I'm eclectic and insanely diverse reader. There is not a genre that I have not binge read or read at one time in my lifetime. I just can't remember half of the books that I read in it...the downside of binge reading, I suspect. I do have my favorite -- go to genre, which is sci-fantasy, mainly because unlike romance and mystery, it tends to combine the other genres within it, and I like world-building apparently. Or crave something a bit more complex and thematic, with lots of metaphors. I jump into sci-fantasy in between other books.

4. What I'm writing...

Besides multiple things for work, and blog posts...still plodding away on my sci-fi novel, the one about the resistance leader negotiating a peace settlement with the aliens she's been fighting for a decade. Doing a lot of world-building in the midst of the action. At the moment sort of stuck on a plot bunny. Read more... )

Winter is over

Sep. 23rd, 2017 11:01 am
ironed_orchid: "axial tilt is the reason for the season" (axial tilt)
[personal profile] ironed_orchid
At least until next time.

This winter really kicked my arse. I had colds and flu three times (April, July, and August). And generally struggled with energy and motivation.

As of today I am taking a week of annual leave, and the only thing I need to do today is be awake and at home during the hour my groceries are scheduled to get delivered. This is a good amount of responsibility to have.

Over the next 9 days I want to do the following 3 things:

1. Take laptop in for repairs
2. Book and have an appointment with osteopath
3. Spend a night at my dad's.

Also do some chores around the house, but not to spend more than 2 hours a day on them.

Also finish The Stone Sky and start on The Shepard's Crown.

Also some Ingressing if the weather is nice.

Also lots of naps.

the day before the revolution

Sep. 21st, 2017 09:54 pm
toastykitten: (Default)
[personal profile] toastykitten
I really liked this Ursula LeGuin short story, currently available for free as a PDF. I've really been having a lot of trouble concentrating and just focusing, and reading LeGuin reminded me of why I love her work so much. It's not just about the sci-fi/fantasy ideas, which are fun/fine in and of themselves, but also how beautifully she uses and chooses her words. Contemporary sci-fi often seems a little on the overly dry, descriptive, and plain side.

I think this part was my favorite, for what it evokes:


The toes, compressed by a lifetime of cheap shoes, were al-
most square where they touched each other, and bulged out
above in corns; the nails were discolored and shapeless. Be-
tween the knob-like anklebones ran fine, dry wrinkles. The
brief little plain at the base of the toes had kept its delicacy, but
the skin was the color of mud, and knotted veins crossed the
instep. Disgusting. Sad, depressing. Mean. Pitiful. She tried on
all the words, and they all fit, like hideous little hats. Hideous:
yes, that one too. To look at oneself and find it hideous, what
a job!

i can't

Sep. 21st, 2017 09:31 pm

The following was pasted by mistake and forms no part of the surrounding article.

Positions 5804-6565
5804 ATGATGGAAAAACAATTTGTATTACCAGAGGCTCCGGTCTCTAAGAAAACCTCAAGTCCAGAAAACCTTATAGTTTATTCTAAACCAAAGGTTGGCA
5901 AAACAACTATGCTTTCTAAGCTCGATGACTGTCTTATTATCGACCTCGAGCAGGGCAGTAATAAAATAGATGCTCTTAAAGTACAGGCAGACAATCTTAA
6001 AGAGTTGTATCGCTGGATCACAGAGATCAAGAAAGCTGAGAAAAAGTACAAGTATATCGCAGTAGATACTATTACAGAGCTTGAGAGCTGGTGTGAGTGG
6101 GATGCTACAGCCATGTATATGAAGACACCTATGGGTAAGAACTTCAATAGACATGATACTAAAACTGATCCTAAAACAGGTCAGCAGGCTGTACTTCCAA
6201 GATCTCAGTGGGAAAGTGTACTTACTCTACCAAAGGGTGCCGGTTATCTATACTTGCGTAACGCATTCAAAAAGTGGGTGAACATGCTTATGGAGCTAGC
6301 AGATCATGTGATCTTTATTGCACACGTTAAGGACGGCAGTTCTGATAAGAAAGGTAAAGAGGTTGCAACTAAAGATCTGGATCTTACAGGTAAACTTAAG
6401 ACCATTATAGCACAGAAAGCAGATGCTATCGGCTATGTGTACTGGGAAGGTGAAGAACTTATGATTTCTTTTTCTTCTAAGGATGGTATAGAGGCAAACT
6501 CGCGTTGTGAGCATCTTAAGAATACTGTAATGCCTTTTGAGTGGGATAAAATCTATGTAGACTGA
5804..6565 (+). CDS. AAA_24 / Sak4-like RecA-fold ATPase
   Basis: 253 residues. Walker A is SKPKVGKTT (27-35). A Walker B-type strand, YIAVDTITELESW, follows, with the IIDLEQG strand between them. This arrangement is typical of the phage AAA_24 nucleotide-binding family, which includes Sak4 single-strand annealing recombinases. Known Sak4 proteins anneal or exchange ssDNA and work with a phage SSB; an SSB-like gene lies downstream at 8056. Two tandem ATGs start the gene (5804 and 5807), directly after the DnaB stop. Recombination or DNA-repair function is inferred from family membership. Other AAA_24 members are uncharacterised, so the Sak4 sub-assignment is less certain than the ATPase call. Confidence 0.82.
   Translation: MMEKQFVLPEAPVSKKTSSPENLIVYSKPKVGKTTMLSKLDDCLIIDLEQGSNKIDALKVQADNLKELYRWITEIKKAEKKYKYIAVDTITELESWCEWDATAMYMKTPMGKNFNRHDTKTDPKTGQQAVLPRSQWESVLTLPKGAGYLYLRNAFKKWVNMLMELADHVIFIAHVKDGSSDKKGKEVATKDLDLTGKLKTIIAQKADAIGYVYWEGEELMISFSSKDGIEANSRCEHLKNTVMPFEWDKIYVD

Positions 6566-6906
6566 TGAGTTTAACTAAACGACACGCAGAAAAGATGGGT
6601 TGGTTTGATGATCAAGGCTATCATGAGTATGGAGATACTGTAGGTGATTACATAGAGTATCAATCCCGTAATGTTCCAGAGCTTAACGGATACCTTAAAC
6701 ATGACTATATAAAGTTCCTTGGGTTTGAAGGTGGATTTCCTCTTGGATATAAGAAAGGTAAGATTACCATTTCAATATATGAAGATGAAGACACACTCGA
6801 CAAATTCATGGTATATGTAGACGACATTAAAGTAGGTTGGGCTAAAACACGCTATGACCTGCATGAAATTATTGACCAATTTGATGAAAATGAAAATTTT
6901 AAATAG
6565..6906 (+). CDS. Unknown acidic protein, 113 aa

toastykitten: (Default)
[personal profile] toastykitten
I just tried watching Mark Zuckerberg's apology video, and sorry, man, I can't. He looks creepy and totally insincere, and like someone who's taken a lot of classes in how to act like a leader, complete with authoritative hand gestures and he's still a complete failure at it.

(no subject)

Sep. 21st, 2017 10:55 pm
shadowkat: (Default)
[personal profile] shadowkat
1. Eww...really who wants to see a man put a digital tracking device up a woman's vagina in an action film?

2. There's nothing like a slew of bad reviews to make one curious about a movie or television series...I mean can it really be THAT bad? And if they network is cancelling it after 8 episodes yet still airing all 8 and even premiered it in IMAX..

3. Maybe it's just me, but this plot synopsis makes no sense


She had no idea what passion was,
Until she saw them…

Lady Alain needs a husband, and Quintin Wyntor will do just fine.

She will offer him a mutual agreement of respect and independence–
As long as he never visits her bed to claim his marital rights.

But seeing him with a man, with Calder, changes it all.
For better–and for worse.

Passion stirred.
Desire ignited.
And yet, she still never wants to touch or be touched.

But Quinn’s heart is shattered when his lover walks away so he decides to explore his feelings for Celeste to ease his broken heart.

In one unchecked moment of passion, mutual need spins out of control and bringing Calder home now may just be impossible.

Will Celeste give in to what Quinn wants for her?
Or will she stand her ground and hope they find another way…

This book is the story of Celeste and has her happily for now.
It is also the beginning of Calder and Quinn’s story which will be continued in THE SPARE AND THE HEIR.

This book is an autochorissexual romance (on the asexual spectrum) but contains important pieces of a gay romance. Both are explicit.

Warning: this book has a cliffhanger ending for Calder and Quinn, but is very much part of their story.


So guessing it's about a threesome? What the hell is autochorissexual??